The High Fives Foundation is awarding Tahoe-based athletes Jason Abraham, Jeff Andrews, Nolan Trowe Empowerment Grants totaling $5,025 to aid in their respective recoveries from life-altering injury. The funding will provide non insurance-covered treatments vital to recovery.

Abraham was skiing at Squaw Valley | Alpine Meadows on one of the only powder days of the year. He decided he’d take a free ski run on Main Chute on the Palisades. Toward the bottom of the daunting run, Abraham caught an edge and was propelled onto his back. The impact resulted in a burst fracture of his C6 vertebrae, causing temporary paralysis from the shoulders down.

In the two years following Abraham’s injury, the personal training, massage therapy and acupuncture treatments that he has received at the CR Johnson Healing Center, program service of the High Fives Foundation, have helped him work toward his goal of getting back in the mountains.

“My recovery goals are to become as independent as possible,” said Abraham. “My hope is that High Fives can continue to assist me with my physical recovery and help me get back to skiing and mountain biking in the mountains.”

High Fives team competing in the Duke Ocean Fest in Waikiki, Honolulu, Hawaii.

In March, 2014 Andrews suffered a spinal cord injury that resulted in limited use of his hands and legs in a snowboarding accident that occurred at Sugar Bowl Resort in Soda Springs, Calif.

Since his injury, Andrews has worked tirelessly towards regaining motor function, strength and sensation. He and personal trainer Chris Cloyd work together three times per week at the CR Johnson Healing Center, program service of the High Fives Foundation, a facility that allows Andrews to work out free of charge.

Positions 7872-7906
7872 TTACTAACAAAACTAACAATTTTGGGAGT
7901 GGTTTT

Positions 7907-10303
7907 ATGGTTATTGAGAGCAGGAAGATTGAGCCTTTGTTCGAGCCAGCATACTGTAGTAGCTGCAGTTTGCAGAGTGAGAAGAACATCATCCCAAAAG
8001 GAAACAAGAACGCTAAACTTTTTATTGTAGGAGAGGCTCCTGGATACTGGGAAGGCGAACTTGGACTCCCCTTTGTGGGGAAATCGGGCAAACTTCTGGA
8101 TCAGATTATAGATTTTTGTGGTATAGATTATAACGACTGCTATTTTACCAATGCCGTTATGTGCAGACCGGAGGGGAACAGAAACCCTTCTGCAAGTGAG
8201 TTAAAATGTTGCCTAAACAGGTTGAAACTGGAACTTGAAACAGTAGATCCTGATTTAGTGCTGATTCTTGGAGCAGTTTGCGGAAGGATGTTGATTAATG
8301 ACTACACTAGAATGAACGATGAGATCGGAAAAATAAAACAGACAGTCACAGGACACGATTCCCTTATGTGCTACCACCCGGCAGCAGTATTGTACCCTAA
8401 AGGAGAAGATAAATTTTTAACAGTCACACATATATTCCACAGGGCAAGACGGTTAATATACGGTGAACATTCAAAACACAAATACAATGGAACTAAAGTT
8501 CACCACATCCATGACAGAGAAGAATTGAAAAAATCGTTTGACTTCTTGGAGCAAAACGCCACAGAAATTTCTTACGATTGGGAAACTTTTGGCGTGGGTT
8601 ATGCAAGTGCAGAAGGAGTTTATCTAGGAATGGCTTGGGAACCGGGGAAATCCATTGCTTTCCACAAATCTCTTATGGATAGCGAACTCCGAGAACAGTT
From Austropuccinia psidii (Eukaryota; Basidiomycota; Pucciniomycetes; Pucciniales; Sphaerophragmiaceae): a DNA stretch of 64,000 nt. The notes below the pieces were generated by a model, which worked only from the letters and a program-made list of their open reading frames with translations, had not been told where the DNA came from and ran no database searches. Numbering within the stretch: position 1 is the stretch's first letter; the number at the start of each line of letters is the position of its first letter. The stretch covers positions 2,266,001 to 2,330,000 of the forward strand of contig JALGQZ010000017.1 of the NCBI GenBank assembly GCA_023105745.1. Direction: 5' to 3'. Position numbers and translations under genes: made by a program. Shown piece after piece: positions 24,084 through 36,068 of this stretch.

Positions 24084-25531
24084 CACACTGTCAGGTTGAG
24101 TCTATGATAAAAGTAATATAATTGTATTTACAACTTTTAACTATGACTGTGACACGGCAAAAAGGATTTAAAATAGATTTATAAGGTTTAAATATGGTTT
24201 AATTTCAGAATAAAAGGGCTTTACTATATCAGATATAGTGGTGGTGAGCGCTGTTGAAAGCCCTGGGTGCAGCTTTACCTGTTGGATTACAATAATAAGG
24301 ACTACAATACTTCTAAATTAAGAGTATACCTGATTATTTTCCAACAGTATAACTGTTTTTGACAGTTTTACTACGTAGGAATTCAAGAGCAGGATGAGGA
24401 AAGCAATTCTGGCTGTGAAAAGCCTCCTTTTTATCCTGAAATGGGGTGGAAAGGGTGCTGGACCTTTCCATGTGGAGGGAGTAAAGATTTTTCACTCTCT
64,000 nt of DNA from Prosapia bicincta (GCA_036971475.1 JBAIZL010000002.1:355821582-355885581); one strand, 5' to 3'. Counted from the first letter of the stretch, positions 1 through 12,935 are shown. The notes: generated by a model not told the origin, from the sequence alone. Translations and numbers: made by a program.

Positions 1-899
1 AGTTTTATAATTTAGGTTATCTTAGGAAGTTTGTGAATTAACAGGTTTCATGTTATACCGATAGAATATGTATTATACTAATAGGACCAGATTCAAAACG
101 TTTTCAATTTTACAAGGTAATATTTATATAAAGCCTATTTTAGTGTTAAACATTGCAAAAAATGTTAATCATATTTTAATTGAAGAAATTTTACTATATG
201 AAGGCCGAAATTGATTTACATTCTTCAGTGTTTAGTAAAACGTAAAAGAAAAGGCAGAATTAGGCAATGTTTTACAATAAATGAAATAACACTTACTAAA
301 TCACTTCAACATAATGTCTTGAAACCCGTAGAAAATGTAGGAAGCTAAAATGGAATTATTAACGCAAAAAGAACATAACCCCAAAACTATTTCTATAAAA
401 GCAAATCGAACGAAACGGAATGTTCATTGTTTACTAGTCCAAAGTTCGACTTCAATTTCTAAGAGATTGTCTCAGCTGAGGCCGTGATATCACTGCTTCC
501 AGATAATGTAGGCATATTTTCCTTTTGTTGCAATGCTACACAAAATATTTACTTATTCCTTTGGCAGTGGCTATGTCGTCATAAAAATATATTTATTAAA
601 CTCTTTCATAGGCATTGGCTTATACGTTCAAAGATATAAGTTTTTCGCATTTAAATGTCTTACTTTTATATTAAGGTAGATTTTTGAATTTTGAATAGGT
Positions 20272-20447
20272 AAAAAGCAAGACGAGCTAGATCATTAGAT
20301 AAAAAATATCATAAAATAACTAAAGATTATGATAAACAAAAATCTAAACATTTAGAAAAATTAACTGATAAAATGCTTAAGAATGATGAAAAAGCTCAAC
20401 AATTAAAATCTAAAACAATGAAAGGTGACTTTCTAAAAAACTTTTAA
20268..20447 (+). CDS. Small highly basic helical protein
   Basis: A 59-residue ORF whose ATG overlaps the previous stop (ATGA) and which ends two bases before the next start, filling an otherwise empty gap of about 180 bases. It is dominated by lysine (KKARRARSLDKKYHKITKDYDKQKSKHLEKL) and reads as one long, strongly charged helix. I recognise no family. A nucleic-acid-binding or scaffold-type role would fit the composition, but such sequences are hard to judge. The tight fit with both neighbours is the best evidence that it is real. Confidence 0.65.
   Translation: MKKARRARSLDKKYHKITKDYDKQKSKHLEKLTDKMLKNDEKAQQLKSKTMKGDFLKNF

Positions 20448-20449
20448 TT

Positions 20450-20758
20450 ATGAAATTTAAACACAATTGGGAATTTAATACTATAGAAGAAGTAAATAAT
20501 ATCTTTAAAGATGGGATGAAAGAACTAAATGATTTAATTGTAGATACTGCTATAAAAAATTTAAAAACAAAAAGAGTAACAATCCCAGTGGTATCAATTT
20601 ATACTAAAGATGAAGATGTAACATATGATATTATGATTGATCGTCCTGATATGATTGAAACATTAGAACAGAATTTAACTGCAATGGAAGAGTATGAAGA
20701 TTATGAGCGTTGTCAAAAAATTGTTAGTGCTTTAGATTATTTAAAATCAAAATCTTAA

The April Empowerment Grant will be used toward massage with Karen Stubbs LMT at the CR Johnson Healing Center to help Andrews prepare each week for the demanding hours that he spends in the gym.

“I definitely spend more time than most people in the gym,” Andrews said. “If I didn’t have Karen (Stubbs) to work on my tired muscles following workouts, I’d be stiff as a board.”

“I’m so impressed with Jeff’s determination, he’s here all week long,” said Roy Tuscany, Executive Director of the High Fives Foundation. “Last Summer I watched him win a surf competition in Waikiki, Hawaii purely based off of his increased strength and function.”

Andrews will attempt to reclaim his title at the Duke’s OceanFest competition in Waikiki in 2017 from Aug. 19-27. He will use gains from his winter training program at the CR Johnson Healing Center in his efforts.

“Massage and acupuncture are the only way to get my tired muscles prepared for my next session in the gym,” said Trowe. “I would honestly not be able to get out of bed without the work that Barbara (acupuncture) and Karen (massage) do!”

In June 2016, Nolan Trowe suffered an incomplete spinal cord injury while cliff diving with friends at Emerald Pools on the South Yuba River in Nevada County, Calif.

Trowe and his family Immediately reached out to the High Fives Foundation following his injury, and upon discharge from his in-patient acute-rehabilitation at Sutter Roseville Medical Center, he worked with the organization to set up a treatment plan at the CR Johnson Healing Center – Program service of the Foundation. Trowe’s treatment plan included personal training, massage therapy and acupuncture.

Trowe has since gone on to walk, and even get back to work as a substitute teacher at Truckee High School.


The High Fives Foundation supports injured mountain action sports athletes through grant funding to be used towards reaching their recovery goals. Since the Foundation’s January 2009 inception, the Empowerment program service has assisted 156 athletes from 31 states in nine respective funding categories which include: living expenses, insurance, travel, health, healing network, adaptive equipment, winter equipment, programs and “stoke” (positive energy, outlook and attitude).

Through April 2017, the High Fives Foundation has disbursed $174,094.65 in board-approved grants to 53 athletes in 15 states

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